Color is perceived as the reaction of light with an object. History of the Studies Plato pondered the idea of eight concentric circles each with a distinctive color and tone. The eighth note was a repeat of the first note and all the notes sounded together produced what he termed as the "music of the spheres". This was quite an advanced idea for a time when there were no prisms and rainbows were not frequently seen. Aristotle suggested the first color-music formula. He had no conception of the color spectrum so he invented his own spectrum with black and white as the ends and several colors in the middle including red and purple.
Aristotle assigned colors to musical tones according to how the colors and tones blended. Much of this early work on color and music was purely speculative.
A HISTORICAL PERSPECTIVE ON THE RELATIONSHIP BETWEEN SOUND AND COLOUR
Sir Isaac Newton observed the colors of the rainbow via a prism in the 17th century. Niels Hutchinson writes that Newton split the rainbow into seven sections intentionally to mirror the seven notes of the musical scale.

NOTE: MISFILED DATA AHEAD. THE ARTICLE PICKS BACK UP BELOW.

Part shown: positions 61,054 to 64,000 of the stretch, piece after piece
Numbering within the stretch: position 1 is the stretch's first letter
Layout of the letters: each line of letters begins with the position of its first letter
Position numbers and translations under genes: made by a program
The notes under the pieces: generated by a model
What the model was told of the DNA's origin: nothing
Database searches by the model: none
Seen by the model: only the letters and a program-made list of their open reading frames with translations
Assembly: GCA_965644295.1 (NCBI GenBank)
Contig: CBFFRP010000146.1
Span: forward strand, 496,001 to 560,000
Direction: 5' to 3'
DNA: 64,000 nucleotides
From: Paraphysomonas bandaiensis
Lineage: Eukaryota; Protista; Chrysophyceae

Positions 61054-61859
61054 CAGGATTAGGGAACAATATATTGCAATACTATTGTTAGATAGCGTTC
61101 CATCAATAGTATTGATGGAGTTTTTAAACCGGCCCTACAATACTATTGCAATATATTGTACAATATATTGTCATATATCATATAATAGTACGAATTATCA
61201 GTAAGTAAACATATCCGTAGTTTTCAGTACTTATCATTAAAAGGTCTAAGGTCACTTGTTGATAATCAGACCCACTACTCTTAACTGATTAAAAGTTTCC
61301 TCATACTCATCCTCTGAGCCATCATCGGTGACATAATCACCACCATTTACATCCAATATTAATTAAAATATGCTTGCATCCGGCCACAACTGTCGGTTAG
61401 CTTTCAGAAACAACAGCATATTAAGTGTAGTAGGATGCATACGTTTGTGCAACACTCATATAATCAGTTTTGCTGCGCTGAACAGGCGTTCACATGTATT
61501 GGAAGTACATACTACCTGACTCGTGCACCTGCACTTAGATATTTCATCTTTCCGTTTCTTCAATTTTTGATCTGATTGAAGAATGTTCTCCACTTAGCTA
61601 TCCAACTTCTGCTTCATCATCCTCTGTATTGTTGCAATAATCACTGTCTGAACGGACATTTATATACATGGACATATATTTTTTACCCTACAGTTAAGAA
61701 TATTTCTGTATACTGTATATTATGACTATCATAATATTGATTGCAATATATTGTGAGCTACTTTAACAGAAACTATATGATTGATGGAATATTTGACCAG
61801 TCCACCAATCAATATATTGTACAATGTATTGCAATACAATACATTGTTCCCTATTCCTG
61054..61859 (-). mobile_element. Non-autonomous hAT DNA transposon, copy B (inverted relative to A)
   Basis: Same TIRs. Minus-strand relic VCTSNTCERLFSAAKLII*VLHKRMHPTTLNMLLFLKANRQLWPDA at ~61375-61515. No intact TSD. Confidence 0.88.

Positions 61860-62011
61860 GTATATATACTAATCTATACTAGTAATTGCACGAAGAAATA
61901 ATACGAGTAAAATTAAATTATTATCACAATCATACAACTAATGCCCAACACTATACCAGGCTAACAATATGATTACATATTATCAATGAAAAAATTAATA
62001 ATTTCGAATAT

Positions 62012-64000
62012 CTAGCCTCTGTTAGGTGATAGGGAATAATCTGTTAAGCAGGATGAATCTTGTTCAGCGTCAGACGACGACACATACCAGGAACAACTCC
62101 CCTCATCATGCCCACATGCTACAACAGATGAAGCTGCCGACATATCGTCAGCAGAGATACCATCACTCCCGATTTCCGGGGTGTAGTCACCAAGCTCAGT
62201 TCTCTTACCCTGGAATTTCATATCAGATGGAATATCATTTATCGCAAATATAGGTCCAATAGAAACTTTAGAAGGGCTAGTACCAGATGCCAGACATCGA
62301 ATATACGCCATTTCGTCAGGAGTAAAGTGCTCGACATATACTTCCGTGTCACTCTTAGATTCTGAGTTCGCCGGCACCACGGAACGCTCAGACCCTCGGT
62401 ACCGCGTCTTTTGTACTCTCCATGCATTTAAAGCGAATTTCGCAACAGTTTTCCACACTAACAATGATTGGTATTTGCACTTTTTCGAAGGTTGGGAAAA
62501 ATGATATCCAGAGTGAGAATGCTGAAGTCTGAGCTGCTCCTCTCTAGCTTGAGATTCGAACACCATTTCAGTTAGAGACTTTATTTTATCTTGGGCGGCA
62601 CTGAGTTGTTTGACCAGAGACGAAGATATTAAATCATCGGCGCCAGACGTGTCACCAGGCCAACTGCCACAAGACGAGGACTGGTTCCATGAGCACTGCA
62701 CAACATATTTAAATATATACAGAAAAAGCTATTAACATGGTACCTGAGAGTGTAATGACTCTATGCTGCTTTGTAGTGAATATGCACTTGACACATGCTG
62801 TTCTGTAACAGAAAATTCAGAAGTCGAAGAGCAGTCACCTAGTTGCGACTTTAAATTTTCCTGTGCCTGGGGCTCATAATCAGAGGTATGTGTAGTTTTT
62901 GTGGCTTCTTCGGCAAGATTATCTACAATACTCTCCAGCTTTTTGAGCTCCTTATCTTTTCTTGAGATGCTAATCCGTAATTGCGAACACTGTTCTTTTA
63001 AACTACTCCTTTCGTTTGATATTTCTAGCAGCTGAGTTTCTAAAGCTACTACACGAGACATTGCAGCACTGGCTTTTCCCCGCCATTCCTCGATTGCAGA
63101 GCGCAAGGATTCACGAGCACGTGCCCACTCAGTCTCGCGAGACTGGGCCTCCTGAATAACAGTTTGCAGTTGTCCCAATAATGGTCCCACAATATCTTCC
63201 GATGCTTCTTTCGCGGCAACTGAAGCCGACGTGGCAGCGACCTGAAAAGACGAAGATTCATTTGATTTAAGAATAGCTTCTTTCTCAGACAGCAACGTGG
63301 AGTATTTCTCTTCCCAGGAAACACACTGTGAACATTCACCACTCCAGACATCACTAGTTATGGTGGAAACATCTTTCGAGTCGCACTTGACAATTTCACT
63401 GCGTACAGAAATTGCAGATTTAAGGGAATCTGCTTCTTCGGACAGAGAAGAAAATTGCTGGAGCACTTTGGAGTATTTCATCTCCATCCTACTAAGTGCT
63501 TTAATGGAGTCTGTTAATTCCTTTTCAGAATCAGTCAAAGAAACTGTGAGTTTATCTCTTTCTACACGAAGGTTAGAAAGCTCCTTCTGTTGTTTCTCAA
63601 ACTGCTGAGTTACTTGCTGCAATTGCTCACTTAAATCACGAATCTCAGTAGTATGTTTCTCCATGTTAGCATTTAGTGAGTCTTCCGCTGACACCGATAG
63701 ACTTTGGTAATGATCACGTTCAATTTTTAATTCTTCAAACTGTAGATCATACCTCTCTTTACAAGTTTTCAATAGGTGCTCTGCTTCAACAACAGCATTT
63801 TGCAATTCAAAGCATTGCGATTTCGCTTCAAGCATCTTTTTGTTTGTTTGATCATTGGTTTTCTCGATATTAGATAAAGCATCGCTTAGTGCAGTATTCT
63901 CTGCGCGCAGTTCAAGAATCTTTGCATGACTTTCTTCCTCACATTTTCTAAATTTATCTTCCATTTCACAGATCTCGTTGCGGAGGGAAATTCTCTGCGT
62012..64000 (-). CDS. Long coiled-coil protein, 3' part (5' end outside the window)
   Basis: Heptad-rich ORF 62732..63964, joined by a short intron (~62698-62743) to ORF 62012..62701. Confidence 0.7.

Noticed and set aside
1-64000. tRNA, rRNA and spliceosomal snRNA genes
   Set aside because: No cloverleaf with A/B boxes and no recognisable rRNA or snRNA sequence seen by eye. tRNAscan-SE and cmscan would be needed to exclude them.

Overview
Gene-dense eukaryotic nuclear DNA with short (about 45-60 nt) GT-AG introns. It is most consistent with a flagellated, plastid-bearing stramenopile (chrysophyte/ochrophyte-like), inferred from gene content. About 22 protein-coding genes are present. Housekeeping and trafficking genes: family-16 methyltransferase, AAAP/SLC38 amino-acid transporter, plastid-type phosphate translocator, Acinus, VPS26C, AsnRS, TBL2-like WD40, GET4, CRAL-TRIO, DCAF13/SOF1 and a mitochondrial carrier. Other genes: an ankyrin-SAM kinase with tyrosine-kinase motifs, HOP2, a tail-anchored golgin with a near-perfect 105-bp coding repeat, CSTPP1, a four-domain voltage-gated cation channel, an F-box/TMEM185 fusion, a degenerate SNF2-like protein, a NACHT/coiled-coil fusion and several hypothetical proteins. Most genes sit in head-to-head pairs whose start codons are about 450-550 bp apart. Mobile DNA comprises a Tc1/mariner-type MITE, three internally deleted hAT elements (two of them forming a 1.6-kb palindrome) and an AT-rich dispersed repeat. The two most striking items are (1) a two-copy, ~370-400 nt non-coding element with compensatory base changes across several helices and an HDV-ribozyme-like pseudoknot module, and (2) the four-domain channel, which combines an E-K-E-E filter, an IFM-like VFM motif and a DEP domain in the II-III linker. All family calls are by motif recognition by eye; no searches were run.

With a good prism, seven colors are clearly visible and so the necessary relationship between the seven colors and seven principle notes should be challenged. This will be addressed shortly.
Newton also attempted to create a music-color wheel, shown in Figure 3. The design of this wheel was entirely arbitrary. Another arbitrary formation of a color wheel can be seen in Figure 4.
essay - Color and Sound - a relational history in theory
Each color is assigned to a key on the piano. This coordination was developed by Dominic De Clario and used in a presentation of light and sound in All of the colors in the show were coordinated to the particular key of the music and the particular notes being played.